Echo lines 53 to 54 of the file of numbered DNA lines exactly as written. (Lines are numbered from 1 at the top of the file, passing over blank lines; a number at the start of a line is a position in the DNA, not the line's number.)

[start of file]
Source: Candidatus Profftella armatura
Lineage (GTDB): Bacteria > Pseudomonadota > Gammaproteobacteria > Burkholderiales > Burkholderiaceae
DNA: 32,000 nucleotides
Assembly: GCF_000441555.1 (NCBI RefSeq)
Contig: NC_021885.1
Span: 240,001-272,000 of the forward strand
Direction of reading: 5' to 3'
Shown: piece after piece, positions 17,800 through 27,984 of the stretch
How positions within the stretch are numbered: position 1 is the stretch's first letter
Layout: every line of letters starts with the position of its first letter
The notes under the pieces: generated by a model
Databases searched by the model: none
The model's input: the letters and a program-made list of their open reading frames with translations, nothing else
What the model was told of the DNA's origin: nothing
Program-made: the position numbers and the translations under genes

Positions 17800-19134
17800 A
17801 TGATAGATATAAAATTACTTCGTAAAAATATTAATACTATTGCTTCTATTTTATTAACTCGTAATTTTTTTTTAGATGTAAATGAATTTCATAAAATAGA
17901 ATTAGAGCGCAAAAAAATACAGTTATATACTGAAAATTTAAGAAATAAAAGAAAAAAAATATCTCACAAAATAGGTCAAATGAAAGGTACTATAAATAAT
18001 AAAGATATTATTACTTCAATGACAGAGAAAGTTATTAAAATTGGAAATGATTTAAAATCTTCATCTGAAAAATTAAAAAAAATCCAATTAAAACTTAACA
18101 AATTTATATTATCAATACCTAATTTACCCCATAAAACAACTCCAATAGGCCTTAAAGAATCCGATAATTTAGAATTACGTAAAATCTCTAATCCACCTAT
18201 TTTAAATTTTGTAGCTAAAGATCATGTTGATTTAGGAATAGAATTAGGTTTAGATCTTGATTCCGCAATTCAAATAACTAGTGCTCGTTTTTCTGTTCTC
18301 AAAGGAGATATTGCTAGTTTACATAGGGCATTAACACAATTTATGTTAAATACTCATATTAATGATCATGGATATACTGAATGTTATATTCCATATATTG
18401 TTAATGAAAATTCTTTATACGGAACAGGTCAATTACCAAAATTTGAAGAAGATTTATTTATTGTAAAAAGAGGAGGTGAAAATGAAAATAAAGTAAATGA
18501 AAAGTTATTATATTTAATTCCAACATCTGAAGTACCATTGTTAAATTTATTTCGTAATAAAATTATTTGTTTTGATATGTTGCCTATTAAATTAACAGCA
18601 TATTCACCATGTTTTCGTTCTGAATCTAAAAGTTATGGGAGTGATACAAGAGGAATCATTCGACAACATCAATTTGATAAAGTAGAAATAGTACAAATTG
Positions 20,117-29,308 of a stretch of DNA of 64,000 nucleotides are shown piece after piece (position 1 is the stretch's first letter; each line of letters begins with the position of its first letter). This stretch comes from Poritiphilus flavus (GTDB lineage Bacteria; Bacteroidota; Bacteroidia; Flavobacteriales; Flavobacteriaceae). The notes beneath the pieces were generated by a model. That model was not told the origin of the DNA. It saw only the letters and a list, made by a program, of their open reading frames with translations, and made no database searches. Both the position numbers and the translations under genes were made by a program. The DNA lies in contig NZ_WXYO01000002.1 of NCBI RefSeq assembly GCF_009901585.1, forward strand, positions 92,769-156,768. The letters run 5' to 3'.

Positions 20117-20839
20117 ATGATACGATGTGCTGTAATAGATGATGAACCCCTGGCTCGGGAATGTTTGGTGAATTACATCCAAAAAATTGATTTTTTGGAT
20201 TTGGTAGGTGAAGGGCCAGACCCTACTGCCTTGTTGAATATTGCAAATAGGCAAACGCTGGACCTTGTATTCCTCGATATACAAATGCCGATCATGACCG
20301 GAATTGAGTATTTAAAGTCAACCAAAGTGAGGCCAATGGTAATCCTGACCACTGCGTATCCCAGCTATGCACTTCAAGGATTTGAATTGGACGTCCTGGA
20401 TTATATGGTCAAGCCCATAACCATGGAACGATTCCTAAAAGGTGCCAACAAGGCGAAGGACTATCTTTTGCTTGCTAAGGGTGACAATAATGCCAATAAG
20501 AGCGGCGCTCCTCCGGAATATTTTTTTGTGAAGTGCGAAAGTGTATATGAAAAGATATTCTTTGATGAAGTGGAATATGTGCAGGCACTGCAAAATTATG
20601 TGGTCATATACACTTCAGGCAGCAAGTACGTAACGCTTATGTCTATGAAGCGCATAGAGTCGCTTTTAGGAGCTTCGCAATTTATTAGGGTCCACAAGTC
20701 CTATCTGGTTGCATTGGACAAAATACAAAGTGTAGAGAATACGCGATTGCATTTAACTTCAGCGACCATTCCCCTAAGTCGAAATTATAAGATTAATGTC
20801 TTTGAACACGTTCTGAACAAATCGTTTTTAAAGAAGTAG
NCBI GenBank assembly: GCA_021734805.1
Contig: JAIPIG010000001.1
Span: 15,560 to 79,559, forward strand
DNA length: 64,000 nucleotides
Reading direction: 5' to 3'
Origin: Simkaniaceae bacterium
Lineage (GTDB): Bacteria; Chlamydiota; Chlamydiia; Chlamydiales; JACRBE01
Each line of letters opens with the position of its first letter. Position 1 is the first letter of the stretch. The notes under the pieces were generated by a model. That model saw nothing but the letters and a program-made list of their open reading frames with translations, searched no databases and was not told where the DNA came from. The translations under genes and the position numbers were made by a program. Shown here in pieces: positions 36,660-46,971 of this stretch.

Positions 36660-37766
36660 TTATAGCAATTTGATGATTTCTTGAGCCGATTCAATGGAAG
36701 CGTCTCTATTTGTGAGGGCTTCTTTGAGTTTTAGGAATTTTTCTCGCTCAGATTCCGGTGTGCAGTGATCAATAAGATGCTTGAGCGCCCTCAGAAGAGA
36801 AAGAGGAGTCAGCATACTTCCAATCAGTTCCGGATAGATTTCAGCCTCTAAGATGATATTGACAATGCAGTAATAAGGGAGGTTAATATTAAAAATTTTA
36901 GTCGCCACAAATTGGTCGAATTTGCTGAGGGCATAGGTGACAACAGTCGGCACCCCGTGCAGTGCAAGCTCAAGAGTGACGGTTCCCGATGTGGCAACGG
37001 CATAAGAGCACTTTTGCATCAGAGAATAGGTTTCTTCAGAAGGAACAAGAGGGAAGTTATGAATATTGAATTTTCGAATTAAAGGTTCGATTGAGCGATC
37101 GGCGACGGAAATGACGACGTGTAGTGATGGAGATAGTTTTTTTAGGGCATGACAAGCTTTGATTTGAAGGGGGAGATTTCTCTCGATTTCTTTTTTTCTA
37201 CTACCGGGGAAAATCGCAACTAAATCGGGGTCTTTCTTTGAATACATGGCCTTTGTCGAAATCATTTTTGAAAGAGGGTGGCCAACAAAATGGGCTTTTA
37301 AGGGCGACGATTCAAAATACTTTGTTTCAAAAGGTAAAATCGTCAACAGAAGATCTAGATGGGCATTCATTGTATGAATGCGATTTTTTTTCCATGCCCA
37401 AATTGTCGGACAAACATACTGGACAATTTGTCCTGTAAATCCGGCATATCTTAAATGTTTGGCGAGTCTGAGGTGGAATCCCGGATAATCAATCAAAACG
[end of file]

37301 AGGGCGACGATTCAAAATACTTTGTTTCAAAAGGTAAAATCGTCAACAGAAGATCTAGATGGGCATTCATTGTATGAATGCGATTTTTTTTCCATGCCCA
37401 AATTGTCGGACAAACATACTGGACAATTTGTCCTGTAAATCCGGCATATCTTAAATGTTTGGCGAGTCTGAGGTGGAATCCCGGATAATCAATCAAAACG